As each processing job completes, the sites will push data back up the tier system. In the United States, all data traveling between Tier-1 and Tier-2 DOE sites will be carried by the Energy Sciences Network (ESnet), which is managed by Berkeley Lab's Computational Research Division. ESnet is comprised of two networks—an IP network that carries daily traffic to support lab operations, general science communication and science with relatively small data requirements, and a circuit-oriented Science Data Network (SDN) to transfer massive data sets like those from the LHC. Using the On-Demand Secure Circuit and Advanced Reservation System (OSCARS), researchers can reserve bandwidth on the SDN to guarantee that data is delivered to their collaborators with a certain time-frame.

For more information about Berkeley Lab contributions to LHC computing, please read:
Global Reach: NERSC Helps Manage and Analyze LHC Data
ESnet4 Helps Researchers Seeking the Origins of Matter


About Computing Sciences at Berkeley Lab

The Lawrence Berkeley National Laboratory (Berkeley Lab) Computing Sciences organization provides the computing and networking resources and expertise critical to advancing the Department of Energy's research missions: developing new energy sources, improving energy efficiency, developing new materials and increasing our understanding of ourselves, our world and our universe.

ESnet, the Energy Sciences Network, provides the high-bandwidth, reliable connections that link scientists at 40 DOE research sites to each other and to experimental facilities and supercomputing centers around the country. The National Energy Research Scientific Computing Center (NERSC) powers the discoveries of 6,000 scientists at national laboratories and universities, including those at Berkeley Lab's Computational Research Division (CRD). CRD conducts research and development in mathematical modeling and simulation, algorithm design, data storage, management and analysis, computer system architecture and high-performance software implementation. NERSC and ESnet are DOE Office of Science User Facilities.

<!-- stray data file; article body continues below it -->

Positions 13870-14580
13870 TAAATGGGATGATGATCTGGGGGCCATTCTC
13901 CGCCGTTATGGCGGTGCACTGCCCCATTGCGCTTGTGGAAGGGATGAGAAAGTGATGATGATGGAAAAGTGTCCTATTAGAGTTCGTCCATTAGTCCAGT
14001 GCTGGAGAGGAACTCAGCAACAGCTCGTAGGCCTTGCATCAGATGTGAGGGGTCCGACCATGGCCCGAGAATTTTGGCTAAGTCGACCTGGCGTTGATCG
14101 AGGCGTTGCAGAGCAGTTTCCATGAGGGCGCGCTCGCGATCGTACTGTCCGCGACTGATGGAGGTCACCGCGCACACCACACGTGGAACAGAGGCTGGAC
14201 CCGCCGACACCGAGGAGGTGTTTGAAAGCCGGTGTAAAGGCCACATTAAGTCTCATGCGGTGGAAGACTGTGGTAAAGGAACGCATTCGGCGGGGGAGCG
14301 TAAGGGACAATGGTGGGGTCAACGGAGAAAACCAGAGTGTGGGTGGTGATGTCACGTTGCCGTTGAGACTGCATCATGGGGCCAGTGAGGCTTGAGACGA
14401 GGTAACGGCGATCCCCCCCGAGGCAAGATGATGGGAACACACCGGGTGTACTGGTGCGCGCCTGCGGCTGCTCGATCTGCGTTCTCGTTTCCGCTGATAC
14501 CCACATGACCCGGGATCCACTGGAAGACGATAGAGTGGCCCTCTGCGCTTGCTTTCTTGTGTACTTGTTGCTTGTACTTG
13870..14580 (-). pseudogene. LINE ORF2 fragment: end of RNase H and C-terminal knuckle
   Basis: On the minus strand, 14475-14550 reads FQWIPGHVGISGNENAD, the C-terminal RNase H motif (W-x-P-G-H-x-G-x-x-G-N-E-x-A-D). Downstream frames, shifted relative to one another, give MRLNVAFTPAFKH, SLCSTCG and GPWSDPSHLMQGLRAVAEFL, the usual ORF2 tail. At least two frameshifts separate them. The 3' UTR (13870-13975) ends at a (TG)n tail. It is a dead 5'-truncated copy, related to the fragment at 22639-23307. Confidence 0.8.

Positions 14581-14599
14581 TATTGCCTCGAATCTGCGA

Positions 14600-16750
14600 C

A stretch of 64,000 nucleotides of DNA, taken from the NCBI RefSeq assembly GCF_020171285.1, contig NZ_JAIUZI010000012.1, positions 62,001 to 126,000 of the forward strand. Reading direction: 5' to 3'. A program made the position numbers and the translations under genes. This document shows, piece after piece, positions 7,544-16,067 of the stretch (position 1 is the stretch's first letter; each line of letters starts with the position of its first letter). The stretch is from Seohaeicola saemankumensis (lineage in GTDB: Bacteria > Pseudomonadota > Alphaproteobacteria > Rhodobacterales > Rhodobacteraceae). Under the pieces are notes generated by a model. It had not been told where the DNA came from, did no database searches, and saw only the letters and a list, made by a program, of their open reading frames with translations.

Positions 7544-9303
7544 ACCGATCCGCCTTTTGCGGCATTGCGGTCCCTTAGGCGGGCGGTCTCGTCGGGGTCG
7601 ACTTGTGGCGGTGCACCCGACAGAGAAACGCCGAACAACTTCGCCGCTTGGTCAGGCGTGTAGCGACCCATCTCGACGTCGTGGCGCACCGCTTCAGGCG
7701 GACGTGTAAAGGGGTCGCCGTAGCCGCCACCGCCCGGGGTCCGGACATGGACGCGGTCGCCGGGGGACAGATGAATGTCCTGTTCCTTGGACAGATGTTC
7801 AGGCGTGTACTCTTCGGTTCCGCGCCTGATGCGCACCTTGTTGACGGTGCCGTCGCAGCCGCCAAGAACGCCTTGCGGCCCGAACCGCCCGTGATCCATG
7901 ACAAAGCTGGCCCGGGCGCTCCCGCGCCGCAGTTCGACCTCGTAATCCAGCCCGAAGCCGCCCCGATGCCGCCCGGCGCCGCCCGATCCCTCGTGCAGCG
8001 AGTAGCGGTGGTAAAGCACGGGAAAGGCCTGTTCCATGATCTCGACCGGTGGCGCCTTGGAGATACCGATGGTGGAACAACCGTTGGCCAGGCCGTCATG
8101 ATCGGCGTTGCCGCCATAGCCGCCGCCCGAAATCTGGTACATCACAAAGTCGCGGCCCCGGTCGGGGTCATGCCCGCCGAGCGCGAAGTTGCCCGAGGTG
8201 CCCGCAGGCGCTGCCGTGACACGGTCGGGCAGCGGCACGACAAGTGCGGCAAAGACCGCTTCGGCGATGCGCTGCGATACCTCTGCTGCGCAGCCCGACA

Lawrence Berkeley National Laboratory addresses the world's most urgent scientific challenges by advancing sustainable energy, protecting human health, creating new materials, and revealing the origin and fate of the universe. Founded in 1931, Berkeley Lab's scientific expertise has been recognized with 13 Nobel prizes. The University of California manages Berkeley Lab for the DOE’s Office of Science.

DOE’s Office of Science is the single largest supporter of basic research in the physical sciences in the United States, and is working to address some of the most pressing challenges of our time. For more information, please visit science.energy.gov.